From July 2016 through June 2017, which covers most of the period when the system wasn’t accessed, 268,000 applications were approved and 6,470 were denied for reasons like an incomplete application or the state discovered they were ineligible, according to the state Agriculture Department’s annual concealed weapons permit report.
In the year since, there were fewer applications, about 200,000, but 2,000 more denials than the previous year when the federal background check system wasn’t accessed.
The report, which was forwarded to Putnam, recommends that the department identify all erroneously issued permits.
Hours after the Times story published Friday, the department said upon learning of the lapse in 2017, it “immediately” reviewed 365 applications and revoked 291 concealed weapons permits.
The National Instant Criminal Background Check System was created in 1993 by the FBI. It allows states and firearm retailers to check the criminal and mental health history of someone looking to purchase a firearm.
The system will flag applicants who have served time in prison for more than a year, are convicted of drug use in the past year, are undocumented immigrants or were involuntarily committed or deemed to have a “mental defect” by a court or dishonorably discharged from the military.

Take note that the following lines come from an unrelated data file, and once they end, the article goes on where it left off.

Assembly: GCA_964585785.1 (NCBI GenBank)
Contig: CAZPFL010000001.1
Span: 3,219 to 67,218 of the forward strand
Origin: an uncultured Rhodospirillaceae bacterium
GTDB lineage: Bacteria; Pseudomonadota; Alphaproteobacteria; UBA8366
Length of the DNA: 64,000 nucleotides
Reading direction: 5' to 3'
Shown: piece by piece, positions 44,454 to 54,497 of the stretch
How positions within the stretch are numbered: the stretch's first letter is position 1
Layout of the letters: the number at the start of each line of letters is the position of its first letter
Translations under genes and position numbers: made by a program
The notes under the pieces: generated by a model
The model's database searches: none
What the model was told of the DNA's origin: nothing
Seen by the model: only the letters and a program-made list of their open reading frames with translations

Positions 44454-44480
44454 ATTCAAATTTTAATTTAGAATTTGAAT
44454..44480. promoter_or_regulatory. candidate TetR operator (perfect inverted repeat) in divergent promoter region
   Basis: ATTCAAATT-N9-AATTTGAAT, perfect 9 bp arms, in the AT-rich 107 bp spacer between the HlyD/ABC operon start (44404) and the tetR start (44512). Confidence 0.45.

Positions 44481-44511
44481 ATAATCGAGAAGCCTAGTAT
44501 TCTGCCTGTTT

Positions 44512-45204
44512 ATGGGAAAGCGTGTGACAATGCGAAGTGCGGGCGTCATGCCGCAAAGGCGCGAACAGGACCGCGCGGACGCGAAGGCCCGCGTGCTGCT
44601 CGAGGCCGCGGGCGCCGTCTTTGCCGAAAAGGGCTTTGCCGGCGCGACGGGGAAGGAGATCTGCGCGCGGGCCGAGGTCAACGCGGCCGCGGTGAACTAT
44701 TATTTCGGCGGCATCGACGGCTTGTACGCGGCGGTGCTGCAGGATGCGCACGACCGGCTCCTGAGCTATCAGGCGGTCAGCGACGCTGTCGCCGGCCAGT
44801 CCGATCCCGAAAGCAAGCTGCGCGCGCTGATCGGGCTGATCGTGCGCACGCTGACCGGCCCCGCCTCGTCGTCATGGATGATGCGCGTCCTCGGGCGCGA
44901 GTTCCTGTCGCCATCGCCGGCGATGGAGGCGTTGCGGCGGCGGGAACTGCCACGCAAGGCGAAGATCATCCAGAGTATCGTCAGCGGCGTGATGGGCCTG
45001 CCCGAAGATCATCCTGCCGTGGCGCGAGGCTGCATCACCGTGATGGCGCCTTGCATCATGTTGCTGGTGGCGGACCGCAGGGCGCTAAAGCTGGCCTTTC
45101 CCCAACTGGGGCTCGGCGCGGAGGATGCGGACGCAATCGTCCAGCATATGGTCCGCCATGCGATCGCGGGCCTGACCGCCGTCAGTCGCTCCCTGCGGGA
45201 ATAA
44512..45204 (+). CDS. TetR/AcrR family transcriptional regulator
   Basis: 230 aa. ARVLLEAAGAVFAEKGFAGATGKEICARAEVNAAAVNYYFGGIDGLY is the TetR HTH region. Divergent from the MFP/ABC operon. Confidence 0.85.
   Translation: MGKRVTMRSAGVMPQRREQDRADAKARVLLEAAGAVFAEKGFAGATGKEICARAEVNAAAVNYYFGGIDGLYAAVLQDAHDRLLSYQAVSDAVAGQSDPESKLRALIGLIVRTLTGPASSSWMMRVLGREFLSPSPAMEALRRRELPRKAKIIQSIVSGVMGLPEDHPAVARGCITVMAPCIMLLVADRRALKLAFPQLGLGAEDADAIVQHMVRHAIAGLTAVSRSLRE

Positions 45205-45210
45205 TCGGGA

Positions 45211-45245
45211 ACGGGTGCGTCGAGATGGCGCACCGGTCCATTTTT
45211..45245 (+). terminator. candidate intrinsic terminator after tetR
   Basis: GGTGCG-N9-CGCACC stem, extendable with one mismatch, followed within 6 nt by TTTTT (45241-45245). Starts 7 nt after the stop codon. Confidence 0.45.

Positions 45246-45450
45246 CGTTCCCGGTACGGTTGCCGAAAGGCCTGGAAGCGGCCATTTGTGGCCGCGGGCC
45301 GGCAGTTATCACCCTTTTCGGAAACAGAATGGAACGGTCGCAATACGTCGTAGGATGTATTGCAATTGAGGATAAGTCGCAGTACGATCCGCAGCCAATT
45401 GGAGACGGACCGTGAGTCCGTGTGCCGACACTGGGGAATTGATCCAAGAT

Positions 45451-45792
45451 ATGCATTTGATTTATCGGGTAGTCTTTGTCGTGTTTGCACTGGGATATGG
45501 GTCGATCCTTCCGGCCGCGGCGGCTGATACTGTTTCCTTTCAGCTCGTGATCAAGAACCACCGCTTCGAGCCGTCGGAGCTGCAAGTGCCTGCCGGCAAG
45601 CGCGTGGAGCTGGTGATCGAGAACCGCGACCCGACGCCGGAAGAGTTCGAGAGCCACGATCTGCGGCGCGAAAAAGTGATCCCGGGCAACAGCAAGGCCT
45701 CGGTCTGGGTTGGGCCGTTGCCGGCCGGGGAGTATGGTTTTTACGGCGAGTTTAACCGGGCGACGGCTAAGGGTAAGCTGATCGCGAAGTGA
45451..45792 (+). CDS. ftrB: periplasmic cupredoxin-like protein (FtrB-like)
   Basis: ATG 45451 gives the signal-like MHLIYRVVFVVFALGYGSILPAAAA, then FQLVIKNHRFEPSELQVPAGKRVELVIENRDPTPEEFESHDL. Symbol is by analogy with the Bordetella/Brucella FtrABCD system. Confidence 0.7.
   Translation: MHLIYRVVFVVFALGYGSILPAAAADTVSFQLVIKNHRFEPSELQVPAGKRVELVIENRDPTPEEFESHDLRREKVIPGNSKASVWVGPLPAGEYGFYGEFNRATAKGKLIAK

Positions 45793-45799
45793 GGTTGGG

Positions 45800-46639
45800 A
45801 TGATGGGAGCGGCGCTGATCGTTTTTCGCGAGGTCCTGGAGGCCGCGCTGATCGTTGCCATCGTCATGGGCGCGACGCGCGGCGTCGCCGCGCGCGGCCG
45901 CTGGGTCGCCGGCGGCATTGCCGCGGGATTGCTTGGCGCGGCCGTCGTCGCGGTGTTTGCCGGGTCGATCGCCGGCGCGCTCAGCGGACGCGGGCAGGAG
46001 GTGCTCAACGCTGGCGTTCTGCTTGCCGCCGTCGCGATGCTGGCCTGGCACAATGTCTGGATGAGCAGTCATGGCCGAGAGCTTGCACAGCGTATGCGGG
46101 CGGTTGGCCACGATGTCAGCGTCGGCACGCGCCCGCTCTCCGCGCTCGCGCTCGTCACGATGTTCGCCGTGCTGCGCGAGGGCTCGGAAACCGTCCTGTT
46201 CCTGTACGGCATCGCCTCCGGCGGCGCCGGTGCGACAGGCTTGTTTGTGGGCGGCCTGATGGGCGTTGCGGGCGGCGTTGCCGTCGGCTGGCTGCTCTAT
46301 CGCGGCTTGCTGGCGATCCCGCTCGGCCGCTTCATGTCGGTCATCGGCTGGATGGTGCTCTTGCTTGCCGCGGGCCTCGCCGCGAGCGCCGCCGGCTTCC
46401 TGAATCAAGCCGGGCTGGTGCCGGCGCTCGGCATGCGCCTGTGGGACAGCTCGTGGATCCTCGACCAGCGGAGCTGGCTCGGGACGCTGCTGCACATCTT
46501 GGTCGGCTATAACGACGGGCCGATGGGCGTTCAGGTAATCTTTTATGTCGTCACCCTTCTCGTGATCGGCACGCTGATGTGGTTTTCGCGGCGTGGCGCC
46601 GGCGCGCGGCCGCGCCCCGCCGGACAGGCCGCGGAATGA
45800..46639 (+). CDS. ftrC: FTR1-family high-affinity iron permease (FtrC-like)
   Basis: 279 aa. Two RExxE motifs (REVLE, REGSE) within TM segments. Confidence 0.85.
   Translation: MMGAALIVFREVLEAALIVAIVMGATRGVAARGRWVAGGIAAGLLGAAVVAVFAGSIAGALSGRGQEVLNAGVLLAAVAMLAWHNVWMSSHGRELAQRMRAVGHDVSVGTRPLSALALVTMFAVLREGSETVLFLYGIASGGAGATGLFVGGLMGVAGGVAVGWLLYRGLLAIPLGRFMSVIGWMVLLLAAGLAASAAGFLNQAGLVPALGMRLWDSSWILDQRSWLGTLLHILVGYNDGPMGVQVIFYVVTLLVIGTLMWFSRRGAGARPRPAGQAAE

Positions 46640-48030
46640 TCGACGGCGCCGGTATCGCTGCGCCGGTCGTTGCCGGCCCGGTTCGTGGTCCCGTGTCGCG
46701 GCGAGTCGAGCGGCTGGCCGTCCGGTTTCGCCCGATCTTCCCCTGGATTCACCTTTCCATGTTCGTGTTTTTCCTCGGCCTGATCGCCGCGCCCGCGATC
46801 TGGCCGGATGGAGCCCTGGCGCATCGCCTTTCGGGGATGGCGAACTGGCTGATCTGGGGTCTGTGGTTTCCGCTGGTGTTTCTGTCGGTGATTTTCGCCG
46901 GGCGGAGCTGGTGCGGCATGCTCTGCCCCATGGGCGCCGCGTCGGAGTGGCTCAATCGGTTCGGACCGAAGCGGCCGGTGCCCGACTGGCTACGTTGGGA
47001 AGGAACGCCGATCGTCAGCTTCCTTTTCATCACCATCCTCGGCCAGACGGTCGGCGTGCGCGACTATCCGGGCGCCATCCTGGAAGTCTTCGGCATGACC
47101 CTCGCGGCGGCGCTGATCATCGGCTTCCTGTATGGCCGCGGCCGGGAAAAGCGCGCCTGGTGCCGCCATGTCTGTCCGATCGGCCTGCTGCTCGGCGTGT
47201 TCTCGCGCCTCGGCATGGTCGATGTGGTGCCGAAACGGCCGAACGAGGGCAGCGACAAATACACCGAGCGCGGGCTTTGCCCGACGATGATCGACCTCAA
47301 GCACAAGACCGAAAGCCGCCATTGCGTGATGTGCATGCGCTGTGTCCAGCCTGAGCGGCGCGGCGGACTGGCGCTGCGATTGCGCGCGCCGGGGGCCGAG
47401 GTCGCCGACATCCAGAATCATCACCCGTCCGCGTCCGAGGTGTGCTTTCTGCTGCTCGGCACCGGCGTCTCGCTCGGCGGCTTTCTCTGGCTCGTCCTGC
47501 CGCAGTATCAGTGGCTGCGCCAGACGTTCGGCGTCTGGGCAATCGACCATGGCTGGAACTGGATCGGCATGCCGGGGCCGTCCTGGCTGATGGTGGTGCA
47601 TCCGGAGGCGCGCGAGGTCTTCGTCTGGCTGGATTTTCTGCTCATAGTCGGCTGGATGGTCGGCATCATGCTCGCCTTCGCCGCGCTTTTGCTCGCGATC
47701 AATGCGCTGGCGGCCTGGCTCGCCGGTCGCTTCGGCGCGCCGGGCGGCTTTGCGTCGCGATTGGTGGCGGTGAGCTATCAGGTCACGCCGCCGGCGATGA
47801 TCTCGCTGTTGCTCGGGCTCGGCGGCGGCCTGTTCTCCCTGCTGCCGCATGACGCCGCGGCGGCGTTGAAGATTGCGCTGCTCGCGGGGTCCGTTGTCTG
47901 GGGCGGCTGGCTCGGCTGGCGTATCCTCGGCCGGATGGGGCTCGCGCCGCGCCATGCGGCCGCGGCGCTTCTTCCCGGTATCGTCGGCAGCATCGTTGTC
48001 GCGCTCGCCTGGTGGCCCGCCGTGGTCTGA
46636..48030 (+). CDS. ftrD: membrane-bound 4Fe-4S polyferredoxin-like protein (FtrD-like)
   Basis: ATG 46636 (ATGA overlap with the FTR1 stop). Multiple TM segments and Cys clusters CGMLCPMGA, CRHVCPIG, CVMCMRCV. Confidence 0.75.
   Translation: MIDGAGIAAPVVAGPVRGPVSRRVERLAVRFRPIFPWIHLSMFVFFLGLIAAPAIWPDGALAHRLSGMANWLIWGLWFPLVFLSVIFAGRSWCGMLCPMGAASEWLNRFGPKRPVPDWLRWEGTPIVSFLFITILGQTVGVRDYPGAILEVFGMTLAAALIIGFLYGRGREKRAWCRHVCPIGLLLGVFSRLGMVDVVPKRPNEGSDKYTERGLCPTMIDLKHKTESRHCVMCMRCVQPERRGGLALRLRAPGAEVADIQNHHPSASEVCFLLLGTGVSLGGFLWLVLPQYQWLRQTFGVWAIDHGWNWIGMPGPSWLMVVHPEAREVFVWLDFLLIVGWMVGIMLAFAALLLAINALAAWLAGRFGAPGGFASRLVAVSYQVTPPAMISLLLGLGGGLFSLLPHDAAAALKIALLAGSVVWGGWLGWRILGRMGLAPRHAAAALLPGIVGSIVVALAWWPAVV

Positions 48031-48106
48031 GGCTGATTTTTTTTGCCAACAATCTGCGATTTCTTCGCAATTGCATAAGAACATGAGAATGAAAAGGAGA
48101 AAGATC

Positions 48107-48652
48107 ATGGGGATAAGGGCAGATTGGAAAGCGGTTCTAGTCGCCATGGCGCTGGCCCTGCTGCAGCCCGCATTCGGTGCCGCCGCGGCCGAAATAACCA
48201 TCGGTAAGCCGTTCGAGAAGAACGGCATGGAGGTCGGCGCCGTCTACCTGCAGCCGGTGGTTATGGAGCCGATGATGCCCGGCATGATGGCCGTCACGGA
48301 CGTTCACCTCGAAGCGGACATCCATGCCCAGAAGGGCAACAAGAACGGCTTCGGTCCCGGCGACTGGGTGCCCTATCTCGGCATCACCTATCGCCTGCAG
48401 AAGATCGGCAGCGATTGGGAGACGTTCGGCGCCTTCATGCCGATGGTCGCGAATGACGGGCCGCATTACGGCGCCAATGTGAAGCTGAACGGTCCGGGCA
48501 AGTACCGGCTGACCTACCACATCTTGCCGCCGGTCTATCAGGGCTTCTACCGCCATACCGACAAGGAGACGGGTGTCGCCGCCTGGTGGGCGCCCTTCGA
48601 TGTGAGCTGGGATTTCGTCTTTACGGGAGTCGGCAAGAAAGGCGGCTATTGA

In Florida, it is also used to background check an applicant for a concealed weapons permit for any out-of-state offenses.
In the recent legislative session, Putnam proposed legislation that would require permits to be approved in cases when an application is in limbo because background checks are inconclusive. But the legislation was pulled after the deadly mass shooting in Parkland.
In her interview with investigators, Wilde acknowledged she “dropped the ball.”
Yet on Friday, Wilde told the Times she had been working in the mailroom when she was given oversight of the database in 2013.
“I didn’t understand why I was put in charge of it.”
This story was updated after publication to clarify that Adam Putnam's office did not review the results of background checks for concealed weapons applicants for non-criminal offenses for more than a year.
Herald/Times Tallahassee Bureau staff writer Steve Bousquet and Times researcher Caryn Baird contributed to this story.